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|interviewed by robby sumner|
| Interview with Pete
October 7th, 2004
Patrick Strump - Vocals
Joe Trohman - Guitar
Pete Wentz - Guitar
Andy Hurley - Drums
|E: So Pete, you're a founding member of the band Fall Out Boy... what's been new with the band recently?
Pete: Well, we're on tour with Taking Back Sunday... we're getting ready to record for our full-length for Island/Def Jam in November and December... that's pretty much it.
E: How's touring with Taking Back Sunday been?
Pete: Oh, it's been fun. It's been awesome. They're probably the coolest guys in the coolest band to tour with, so...
E: Have you ever done anything with them before?
Pete: We played with them a long time ago, when no one knew either of our bands. A couple of times, definitely, yeah.
E: So have you been listening to their new album at all lately?
Pete: Right when I came out, I got it. I think that it's awesome--it's a really great record.
E: Has the fan response been pretty good for this tour?
Pete: Oh, yeah, absolutely... people have been asking for this tour to happen for a while. They wanted to see us and Matchbook [Romance] and TBS together, so it's definitely been fun and definitely exciting.
E: Do you think that, having been playing for so long as you have, your live shows have gotten at all to the point where they've become somewhat mechanical and repetitive each night you play?
Pete: No, absolutely not! I think it's different in every city and the reaction is different from people in general. I think that when it becomes routine and it becomes mechanical, that's kind of when it's time to throw in the towel.
E: How important do you think it is to keep in touch with your extended fanbase while on tour, be it through news posts, online journals, etc.?
Pete: I think it's one of the most important things, because there's plenty of people who don't get the chance to see you, and they want to know what's going on. They wanna know what's up with you, or what's up with your band... and it would be hard to talk to those people on an every day basis, individually, so kind of keeping in touch with your journal, or whatever method of doing it is, is probably a really good idea. I guess it depends on how close your relationship with your fans is, too.
E: Do you that that when it comes to fans, there's a variety of different types?
Pete: Oh, absolutely. Like, you have your radio fans, you have your people-who-never-leave-their-bedroom kind of fans, you have the people who are at every single show... you have the people obsessed, you have the people who are just staying right on, drinking and having a good time with their friends... it's like, I think it's the whole range, kind of.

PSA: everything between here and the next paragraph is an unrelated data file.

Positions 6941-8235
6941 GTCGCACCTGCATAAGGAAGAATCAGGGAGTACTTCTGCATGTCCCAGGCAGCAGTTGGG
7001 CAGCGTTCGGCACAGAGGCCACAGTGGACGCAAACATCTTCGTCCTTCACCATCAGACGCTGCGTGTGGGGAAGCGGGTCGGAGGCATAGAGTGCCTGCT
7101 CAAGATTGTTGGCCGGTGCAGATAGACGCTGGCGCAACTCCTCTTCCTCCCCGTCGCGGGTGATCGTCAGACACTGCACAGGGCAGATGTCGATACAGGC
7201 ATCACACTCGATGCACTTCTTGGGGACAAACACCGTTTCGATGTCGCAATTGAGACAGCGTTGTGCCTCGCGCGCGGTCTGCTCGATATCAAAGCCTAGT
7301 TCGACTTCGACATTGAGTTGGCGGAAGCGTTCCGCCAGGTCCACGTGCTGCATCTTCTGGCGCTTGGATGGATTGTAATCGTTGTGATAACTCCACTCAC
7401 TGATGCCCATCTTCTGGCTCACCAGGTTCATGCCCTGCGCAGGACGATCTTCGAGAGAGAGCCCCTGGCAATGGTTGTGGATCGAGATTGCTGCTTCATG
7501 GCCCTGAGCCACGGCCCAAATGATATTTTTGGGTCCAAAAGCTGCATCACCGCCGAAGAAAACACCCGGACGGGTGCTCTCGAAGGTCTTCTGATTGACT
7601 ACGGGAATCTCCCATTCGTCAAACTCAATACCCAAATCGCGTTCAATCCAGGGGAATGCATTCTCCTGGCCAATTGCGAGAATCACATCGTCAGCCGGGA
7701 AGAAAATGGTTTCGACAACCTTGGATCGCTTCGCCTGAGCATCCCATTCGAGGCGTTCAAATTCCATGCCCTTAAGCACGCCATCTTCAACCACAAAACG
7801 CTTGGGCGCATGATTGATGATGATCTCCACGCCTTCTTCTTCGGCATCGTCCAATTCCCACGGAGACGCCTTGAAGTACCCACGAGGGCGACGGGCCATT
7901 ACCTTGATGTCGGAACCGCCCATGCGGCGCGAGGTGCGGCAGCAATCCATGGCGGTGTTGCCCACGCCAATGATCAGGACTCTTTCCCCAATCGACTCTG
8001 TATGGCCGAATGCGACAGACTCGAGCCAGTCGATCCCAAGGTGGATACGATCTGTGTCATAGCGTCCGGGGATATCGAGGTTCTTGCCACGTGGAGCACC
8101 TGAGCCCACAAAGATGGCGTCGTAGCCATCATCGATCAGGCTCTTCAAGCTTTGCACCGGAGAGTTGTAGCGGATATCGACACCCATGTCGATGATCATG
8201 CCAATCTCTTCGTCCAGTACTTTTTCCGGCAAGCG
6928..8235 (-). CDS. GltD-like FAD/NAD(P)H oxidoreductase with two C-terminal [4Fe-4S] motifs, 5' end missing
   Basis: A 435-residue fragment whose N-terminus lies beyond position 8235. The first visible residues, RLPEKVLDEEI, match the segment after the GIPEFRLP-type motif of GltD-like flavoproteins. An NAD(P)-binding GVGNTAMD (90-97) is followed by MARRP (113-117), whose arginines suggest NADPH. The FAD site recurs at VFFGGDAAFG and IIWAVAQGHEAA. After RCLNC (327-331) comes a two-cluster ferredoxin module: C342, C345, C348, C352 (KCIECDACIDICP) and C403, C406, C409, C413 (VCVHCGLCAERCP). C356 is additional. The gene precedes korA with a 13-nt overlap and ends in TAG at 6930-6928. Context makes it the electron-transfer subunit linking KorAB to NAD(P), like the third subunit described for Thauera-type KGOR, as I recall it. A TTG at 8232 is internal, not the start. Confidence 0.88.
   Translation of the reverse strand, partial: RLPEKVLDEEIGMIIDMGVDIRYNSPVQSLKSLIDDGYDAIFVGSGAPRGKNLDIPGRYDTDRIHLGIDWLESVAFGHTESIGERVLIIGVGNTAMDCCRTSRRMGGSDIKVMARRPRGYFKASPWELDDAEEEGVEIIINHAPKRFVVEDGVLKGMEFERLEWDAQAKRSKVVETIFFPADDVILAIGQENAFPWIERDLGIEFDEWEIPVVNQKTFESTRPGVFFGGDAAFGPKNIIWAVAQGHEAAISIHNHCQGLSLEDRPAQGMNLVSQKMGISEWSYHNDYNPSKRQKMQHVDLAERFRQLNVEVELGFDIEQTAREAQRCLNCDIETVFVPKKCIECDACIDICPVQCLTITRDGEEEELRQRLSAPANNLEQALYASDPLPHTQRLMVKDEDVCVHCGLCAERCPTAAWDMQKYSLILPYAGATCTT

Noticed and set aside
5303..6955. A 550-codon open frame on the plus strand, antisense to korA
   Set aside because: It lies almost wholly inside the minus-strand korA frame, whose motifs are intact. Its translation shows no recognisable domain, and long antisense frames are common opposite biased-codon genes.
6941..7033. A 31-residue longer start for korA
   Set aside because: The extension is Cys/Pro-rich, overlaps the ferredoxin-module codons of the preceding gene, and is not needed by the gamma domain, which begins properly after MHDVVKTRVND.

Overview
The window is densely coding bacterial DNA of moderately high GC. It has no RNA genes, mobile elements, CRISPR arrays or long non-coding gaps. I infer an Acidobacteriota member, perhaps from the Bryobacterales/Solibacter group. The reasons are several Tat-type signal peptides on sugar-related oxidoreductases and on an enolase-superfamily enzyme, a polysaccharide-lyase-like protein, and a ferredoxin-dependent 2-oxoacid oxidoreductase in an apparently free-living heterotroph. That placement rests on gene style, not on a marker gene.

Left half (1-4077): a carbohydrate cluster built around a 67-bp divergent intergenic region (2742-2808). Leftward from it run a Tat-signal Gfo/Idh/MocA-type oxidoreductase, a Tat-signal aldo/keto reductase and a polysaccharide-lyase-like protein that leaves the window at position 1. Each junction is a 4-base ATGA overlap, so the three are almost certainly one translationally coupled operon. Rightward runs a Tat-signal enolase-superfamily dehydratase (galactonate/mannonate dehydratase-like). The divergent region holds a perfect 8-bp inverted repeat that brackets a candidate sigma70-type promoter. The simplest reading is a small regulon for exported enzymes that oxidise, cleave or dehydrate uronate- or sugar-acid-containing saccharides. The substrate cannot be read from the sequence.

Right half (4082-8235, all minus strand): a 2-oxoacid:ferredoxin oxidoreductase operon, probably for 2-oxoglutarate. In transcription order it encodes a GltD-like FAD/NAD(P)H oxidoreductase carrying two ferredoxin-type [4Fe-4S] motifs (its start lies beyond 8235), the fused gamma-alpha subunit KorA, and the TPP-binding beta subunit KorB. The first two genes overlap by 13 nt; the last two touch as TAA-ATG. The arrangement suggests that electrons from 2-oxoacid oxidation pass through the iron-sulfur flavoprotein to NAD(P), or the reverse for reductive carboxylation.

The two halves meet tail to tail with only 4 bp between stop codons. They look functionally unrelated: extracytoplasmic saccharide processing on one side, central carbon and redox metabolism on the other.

E: When the fans give you their input on the music you write, does it end up influencing on the songs you record for the next album?
Pete: I think it definitely affects the recording process. It affects how you change your songs, because that's who you, at the end of the day, are you trying to please. You try to please yourself first, and then next your fans--you don't want to alienate them.
E: If you could go back to the earlier days of the band, are there things you'd have done differently?
Pete: Yeah, there's many things we would do differently. I guess it's just like the same thing as if I could go back to the start of my life, there are a lot of things I would do differently. If you make it through life or you make it through having a band with no regrets, then you probably are not quite doing things right, or probably don't have a conscience or know about regret.
E: Is the band still proud of the stuff it wrote starting out?
Pete: Yes, because that's the foundation of what we've built. Do I think those are the best songs we've ever written? No, absolutely not. Am I embarrassed of some things I've done? Yeah. But at the end of the day, that's how we started and that's where it began, and if we hadn't done those things we wouldn't have gotten to where we are. In five years from now, we'll be saying the same thing about these [songs], and if you don't... then you're not truly progressing.
E: Do you expect a lot of progression now that you're doing your releases under Island Records?
Pete: Yeah, but I think the progression would have happened regardless--I mean, that's just how we are as people. We're three years older than our last record. That's kind of just how it goes. But I think having the money in order to be able focus completely on writing, rather than having to have jobs and stuff, will definitely help the progression.
E: Is there anything you really hope to achieve over the next couple years as a band?
Pete: I want the most people that could possibly be able to hear our music to be able to hear it.
E: But isn't that the main goal for every band throughout their career?
Pete: No, not at all. I think different bands have different goals, and that's okay... that's what makes every band different.
E: That should pretty much do it. Thanks a lot, man.
Pete: Okay... thank you!